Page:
Snowden Interview: NSA and the Germans 'In Bed Together'
In an interview, Edward Snowden accuses the National Security Agency of partnering with Germany and other governments in its spying activities. New information also indicates close working ties between the German foreign intelligence agency and the American authority.
In an interview to be published in this week's issue of SPIEGEL, American intelligence agency whistleblower Edward Snowden criticizes the methods and power of the National Security Agency. Snowden said the NSA people are "in bed together with the Germans." He added that the NSA's "Foreign Affairs Directorate" is responsible for partnerships with other countries. The partnerships are organized in a way that authorities in other countries can "insulate their political leaders from the backlash" in the event it becomes public "how grievously they're violating global privacy." Telecommunications companies partner with the NSA and people are "normally selected for targeting" based on their "Facebook or webmail content."
The interview was conducted by American cryptography expert Jacob Appelbaum and documentary filmmaker Laura Poitras with the help of encrypted e-mails shortly before Snowden became known globally for his whistleblowing.
SPIEGEL reporting also indicates that cooperation between the NSA and Germany's foreign intelligence service, the BND, is more intensive than previously known. NSA, for example, provides "analysis tools" for the BND's signals monitoring of foreign data streams that travel through Germany. Among the BND's focuses are the Middle East route through which data packets from crisis regions travel. In total, SPIEGEL reported that the BND pulls data from five different nodes that are then analyzed at the foreign intelligence service's headquarters in Pullach near Munich. BND head Gerhard Schindler confirmed the partnership during a meeting with members of the German parliament's control committee for intelligence issues.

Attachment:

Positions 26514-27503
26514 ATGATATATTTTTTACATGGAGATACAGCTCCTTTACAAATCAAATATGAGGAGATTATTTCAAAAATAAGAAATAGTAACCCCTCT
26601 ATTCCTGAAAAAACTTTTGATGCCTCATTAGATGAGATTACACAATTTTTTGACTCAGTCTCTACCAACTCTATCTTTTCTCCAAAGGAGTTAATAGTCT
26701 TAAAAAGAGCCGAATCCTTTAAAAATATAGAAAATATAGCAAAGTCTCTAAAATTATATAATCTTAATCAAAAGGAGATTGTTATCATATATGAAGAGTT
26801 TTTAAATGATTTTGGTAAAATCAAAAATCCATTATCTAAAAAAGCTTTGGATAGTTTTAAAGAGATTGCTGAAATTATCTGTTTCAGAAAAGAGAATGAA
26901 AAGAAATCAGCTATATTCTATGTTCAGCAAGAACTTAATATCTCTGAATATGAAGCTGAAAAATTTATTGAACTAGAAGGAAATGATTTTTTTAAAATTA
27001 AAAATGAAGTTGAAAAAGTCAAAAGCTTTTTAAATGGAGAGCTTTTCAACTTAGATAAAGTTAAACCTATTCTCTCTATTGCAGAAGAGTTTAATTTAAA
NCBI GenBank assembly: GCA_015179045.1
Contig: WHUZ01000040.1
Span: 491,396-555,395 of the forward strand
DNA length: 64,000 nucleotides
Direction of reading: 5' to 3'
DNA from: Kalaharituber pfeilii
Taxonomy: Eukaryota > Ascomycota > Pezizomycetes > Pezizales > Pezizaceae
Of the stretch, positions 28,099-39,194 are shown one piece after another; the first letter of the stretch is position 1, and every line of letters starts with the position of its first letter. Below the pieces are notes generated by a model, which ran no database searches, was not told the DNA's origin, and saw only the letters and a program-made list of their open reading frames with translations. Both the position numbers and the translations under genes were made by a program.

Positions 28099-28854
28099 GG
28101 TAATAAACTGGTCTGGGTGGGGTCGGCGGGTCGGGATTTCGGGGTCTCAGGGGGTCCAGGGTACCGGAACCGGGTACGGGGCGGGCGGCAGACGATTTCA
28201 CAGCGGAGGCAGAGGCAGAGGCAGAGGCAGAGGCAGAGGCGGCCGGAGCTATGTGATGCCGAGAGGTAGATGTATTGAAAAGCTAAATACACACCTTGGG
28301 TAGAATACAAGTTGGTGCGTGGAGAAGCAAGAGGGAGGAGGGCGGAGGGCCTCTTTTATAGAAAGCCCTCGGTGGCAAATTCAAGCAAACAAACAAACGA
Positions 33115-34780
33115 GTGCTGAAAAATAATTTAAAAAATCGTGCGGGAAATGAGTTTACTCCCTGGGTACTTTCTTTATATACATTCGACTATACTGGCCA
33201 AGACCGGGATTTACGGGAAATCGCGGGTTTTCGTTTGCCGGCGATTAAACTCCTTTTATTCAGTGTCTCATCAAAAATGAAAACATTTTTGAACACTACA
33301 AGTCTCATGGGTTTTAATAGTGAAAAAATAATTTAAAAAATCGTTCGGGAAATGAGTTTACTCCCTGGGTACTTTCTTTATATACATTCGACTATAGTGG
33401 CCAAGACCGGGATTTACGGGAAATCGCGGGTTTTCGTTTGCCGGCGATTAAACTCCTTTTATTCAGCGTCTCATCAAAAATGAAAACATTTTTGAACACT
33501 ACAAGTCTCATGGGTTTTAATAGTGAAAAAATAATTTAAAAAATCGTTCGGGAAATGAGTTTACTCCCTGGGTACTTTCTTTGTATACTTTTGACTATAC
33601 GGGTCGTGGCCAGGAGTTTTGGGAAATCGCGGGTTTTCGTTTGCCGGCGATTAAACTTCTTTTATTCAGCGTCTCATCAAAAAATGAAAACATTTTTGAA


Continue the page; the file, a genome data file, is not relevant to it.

The Federal Office for the Protection of the Constitution, which is responsible for counter-espionage, is currently investigating whether the NSA has gained access to Internet traffic traveling through Germany. According to information provided by Hans-Georg Maassen, the president of the Office for the Protection of the Constitution, an initial analysis failed to provide clarity on the issue. "So far, we have no information that Internet nodes in Germany have been spied on by the NSA," Maassen told SPIEGEL.
At the same time, a new US Army base being built in Germany that is also to be used by the NSA has been approved by German authorities. Currently, a new Consolidated Intelligence center is being built in Wiesbaden. The bug-proof offices and a high-tech control center are being built for $124 million. As soon as the Wiesbaden facility is completed, a complex currently being used in Darmstadt wil be closed. The facilities are being built exclusively by American citizens who have security clearances. Even the material being used to construct the buildings originates from the United States and is guarded throughout the shipping process to Germany.
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